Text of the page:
Take the 2-minute tour ×
Unix & Linux Stack Exchange is a question and answer site for users of Linux, FreeBSD and other Un*x-like operating systems.. It's 100% free, no registration required.

It's really important because intuitively they are all similar for me.

Could one realise that those two are really like one another for me, i.e. absolutely equal?

share|improve this question
    
I can't say why I don't understand. –  Xsi Nov 20 '12 at 19:58
    
did you mean grep SMTH <(CMD) instead of grep SMTH $(CMD)? cause first one is really close to CMD | grep SMTH. –  rush Nov 20 '12 at 20:32
4  
This is not a bad question, I would upvote it if only you please stopped spamming your own questions with so much confusion and - is it anger? Relax! You won't learn anything as all your energy will be wasted on being constantly on fire. –  Emanuel Berg Nov 20 '12 at 21:47
    
sorry, you were right. xi@localhost ~ $ grep SRC_URI $(find /usr/portage -name *.ebuild) | wc -l 25921 xi@localhost ~ $ cat $(find /usr/portage -name *.ebuild) | grep SRC_URI | wc -l 25921 - no difference, except for inclusion of filename with direct grep –  Xsi Nov 23 '12 at 12:16

1 Answer 1

They don't do the same thing at all. The former is command substitution, the latter is piping. The result is completely different.

grep foo "$(echo foo)" will look for the word "foo" in a file called "foo", because "foo" is the output from echo. echo foo | grep foo will look for the word "foo" from its STDIN input. In the former case, you'll probably get a file not found error. In the latter case, you won't. They're fundamentally not the same operation.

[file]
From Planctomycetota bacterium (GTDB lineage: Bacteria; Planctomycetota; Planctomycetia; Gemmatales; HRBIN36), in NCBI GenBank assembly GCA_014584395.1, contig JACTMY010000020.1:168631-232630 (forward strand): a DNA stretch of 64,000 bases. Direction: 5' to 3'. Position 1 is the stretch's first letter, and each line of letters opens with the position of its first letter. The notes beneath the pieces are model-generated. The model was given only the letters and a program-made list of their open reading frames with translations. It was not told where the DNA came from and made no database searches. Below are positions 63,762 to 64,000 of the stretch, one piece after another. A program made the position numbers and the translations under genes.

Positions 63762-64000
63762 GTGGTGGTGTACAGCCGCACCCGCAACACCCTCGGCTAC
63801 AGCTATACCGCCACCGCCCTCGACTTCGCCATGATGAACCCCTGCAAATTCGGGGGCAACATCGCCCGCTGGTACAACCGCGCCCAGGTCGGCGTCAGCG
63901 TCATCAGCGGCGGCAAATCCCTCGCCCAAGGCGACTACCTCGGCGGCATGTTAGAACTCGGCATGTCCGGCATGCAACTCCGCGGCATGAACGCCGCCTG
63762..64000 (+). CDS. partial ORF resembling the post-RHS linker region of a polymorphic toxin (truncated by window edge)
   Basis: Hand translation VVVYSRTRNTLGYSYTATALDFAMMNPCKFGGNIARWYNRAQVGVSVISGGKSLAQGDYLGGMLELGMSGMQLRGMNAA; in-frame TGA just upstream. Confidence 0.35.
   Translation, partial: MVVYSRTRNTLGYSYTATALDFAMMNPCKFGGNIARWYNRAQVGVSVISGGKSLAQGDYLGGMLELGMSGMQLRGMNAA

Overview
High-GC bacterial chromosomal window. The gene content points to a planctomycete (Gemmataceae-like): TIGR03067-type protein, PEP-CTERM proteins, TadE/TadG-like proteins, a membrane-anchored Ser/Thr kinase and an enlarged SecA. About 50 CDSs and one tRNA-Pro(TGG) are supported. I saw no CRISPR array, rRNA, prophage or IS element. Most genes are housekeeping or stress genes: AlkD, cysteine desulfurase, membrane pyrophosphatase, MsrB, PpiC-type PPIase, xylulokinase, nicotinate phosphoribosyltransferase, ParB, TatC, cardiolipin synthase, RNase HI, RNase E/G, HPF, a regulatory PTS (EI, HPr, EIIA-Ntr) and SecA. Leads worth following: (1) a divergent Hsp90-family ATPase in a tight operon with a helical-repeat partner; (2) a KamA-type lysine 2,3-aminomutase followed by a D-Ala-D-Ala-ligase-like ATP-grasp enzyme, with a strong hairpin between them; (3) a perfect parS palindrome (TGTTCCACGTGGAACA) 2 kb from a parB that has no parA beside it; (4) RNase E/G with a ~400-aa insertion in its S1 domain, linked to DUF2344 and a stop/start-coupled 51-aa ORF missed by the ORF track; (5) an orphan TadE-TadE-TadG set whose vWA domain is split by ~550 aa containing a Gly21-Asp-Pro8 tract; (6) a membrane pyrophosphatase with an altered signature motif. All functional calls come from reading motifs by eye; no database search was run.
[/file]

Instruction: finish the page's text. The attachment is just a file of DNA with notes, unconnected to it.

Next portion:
share|improve this answer
    
It might be simply didn't fit my mind cause I used to know there are 3 working principles: STDIN STDOUT STDERR. From your perspective I couldn't use pipe with any given command that I want to use. Because I must somehow know with what command work - 3 cases, or even more - with 4th case - with file. Surely I have mess in my head. I'm very unsure that help (man page) consist of such things as arguments. Are those - arguments, or I'm bad at terminology? –  Xsi Nov 20 '12 at 20:07
    
The standard streams are not arguments, they are streams provided to the program. –  Chris Down Nov 20 '12 at 20:09
    
Next moment, now It seems that I can't use $() because it is not at least as good in description as pipe (takes something from STDIN(OUT)) –  Xsi Nov 20 '12 at 20:09
    
equery -q uses equery -q files '*' bash: /usr/bin/equery: Argument list too long equery -q uses xargs equery -q files '*' –  Xsi Nov 27 '12 at 4:31
    
xargs equery -q uses equery -q files '*' –  Xsi Nov 27 '12 at 4:32

Your Answer

 
discard

By posting your answer, you agree to the privacy policy and terms of service.

Not the answer you're looking for? Browse other questions tagged or ask your own question.